The emergence of cybernetic market manipulation presents serious challenges for policymakers and regulators due to resource constraints and ambiguities in applying laws designed for a human-driven marketplace to one driven by smart machines. In particular, policymakers and regulators will likely be at a resource disadvantage relative to high-tech schemers, and have a hard time detecting and taking enforcement action against cybernetic manipulation schemes that they perceive to be illegal.

While a consensus in the debates concerning the larger regulatory questions about the new modes of market manipulation remains forthcoming, there are, nevertheless, preliminary steps that can be taken to address the looming implications confronting institutions, regulators, and investors. In particular, near term action can be taken to enhance the integrity of financial intermediaries, improve financial cybersecurity, and safeguard the investments of ordinary investors. First, financial intermediaries must serve as stronger sentinels against market manipulation because attempts at manipulation frequently happen at the intermediary level, and not at the market level. The financial marketplace is truly a market of intermediaries of various types and sizes. As such, financial intermediaries serve as key arenas for market manipulation. To better combat market manipulation that frequently originates at the intermediary level, policymakers should adopt the organizing principle of intermediary integrity. This principle, as detailed in the article, advocates for intermediary practices that favor private supervision, investor neutrality, enhanced security, and fair access in its conduct with counterparties and other market participants. Second, there should be greater and more urgent emphasis on financial cybersecurity, since the new methods of manipulation frequently leverage cyber means for devious ends. Because much of the technological infrastructure of the financial marketplace is linked, privately held and operated, policymakers, regulators, and private firms all need to work better in a concerted fashion to enhance financial cybersecurity and guard against cybernetic market manipulation. Third, ordinary investors should adopt a boring, low-cost, low speed investment strategy in the new high-tech, high-speed financial marketplace filled with the perils of cybernetic market manipulation. To best maximize their long-term returns in this turbulent, high-tech marketplace, ordinary investors should invest via low-fee index funds, exchange-traded funds, or mutual funds that track the broad marketplace. This straightforward investment advice is not novel or original; famed investors like John Bogle, Warren Buffett, and Burton Malkiel have been advocating this approach for years. Nevertheless, though it may seem straightforward and simple, many ordinary investors still lose billions of dollars each year trying to beat the market.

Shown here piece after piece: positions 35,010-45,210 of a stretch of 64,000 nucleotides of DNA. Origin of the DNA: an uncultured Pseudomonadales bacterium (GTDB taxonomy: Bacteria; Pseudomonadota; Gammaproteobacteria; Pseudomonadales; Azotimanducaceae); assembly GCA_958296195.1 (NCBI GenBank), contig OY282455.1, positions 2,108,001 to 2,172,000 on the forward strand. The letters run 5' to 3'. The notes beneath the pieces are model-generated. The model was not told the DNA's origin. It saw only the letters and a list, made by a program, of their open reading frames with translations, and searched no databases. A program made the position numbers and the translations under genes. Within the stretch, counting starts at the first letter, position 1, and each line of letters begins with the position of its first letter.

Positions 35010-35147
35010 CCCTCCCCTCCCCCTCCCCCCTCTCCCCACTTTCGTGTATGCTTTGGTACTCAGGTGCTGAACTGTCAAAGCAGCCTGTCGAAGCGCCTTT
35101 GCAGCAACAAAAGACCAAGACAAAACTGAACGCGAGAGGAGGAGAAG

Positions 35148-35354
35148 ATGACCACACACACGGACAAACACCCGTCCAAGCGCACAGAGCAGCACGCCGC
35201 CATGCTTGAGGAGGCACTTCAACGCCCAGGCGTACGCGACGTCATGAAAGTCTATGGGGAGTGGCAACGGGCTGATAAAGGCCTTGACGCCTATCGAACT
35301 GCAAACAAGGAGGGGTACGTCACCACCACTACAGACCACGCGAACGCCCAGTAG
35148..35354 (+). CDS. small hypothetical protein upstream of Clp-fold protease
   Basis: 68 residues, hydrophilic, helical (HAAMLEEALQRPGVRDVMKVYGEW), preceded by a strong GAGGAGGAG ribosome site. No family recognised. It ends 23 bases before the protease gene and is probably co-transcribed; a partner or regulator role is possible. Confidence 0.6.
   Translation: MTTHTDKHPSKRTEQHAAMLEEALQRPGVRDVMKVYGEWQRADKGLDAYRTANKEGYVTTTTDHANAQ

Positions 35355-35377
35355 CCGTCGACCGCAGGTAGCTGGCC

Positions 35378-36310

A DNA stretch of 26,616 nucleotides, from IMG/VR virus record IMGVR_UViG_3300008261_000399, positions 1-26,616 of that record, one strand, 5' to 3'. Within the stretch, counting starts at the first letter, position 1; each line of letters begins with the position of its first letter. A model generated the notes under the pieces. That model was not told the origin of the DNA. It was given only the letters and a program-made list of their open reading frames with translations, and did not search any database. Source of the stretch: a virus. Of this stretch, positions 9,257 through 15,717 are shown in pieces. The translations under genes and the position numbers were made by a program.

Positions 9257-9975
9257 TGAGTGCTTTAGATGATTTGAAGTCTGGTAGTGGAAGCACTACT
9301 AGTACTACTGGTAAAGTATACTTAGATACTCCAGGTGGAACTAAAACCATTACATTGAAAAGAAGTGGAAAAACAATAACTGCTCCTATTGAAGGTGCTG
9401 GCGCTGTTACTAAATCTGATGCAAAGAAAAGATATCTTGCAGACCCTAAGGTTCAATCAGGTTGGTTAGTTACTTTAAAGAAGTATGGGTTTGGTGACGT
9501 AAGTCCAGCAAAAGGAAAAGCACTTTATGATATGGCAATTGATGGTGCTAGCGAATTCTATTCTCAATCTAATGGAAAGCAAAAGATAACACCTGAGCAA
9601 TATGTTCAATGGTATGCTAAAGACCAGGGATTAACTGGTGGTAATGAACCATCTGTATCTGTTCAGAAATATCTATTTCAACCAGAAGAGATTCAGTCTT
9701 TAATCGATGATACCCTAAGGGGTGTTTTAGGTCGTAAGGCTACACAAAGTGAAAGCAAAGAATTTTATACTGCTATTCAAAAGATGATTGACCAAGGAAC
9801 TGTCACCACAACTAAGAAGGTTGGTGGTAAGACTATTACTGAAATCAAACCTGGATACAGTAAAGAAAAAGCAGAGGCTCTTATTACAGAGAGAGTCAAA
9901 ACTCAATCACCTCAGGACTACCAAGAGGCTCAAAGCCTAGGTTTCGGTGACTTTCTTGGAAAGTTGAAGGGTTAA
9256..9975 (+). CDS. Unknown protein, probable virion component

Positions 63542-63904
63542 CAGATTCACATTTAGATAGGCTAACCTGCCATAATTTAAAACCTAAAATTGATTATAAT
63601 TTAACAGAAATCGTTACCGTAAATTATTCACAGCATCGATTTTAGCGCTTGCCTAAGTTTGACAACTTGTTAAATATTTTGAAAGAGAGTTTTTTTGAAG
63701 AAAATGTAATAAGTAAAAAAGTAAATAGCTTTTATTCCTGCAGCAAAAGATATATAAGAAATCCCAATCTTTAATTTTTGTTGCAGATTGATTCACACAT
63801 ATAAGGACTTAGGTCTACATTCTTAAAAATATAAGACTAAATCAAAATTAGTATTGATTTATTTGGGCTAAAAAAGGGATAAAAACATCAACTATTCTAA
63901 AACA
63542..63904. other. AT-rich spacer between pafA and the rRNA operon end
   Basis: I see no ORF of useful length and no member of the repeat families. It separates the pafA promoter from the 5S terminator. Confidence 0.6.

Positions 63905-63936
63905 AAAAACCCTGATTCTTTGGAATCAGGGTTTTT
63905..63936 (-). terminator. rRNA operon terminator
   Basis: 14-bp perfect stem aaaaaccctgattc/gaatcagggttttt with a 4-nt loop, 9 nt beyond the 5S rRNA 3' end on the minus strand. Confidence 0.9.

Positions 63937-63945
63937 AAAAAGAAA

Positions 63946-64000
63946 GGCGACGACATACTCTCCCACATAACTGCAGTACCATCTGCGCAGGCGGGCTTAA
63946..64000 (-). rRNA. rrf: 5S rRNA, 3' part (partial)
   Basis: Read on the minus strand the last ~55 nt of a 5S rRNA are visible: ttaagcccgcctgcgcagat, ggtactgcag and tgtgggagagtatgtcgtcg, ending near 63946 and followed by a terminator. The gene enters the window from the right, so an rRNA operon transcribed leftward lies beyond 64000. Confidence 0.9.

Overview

In sum, the new methods of cybernetic market manipulation will pose some of the most vexing challenges for policymakers and regulators in the coming years. The emergence of market manipulation methods that leverage new financial technology, electronic communications, and information systems to unfairly privilege the few at the expense of the many will threaten the very integrity and credibility of our financial markets. Every investor and institution could be at risk of suffering direct and indirect losses. While clear corrective long term actions still remain forthcoming, certain near term actions can be taken to stem the potential harms of cybernetic market manipulation, and better safeguard the integrity of financial markets for everyone.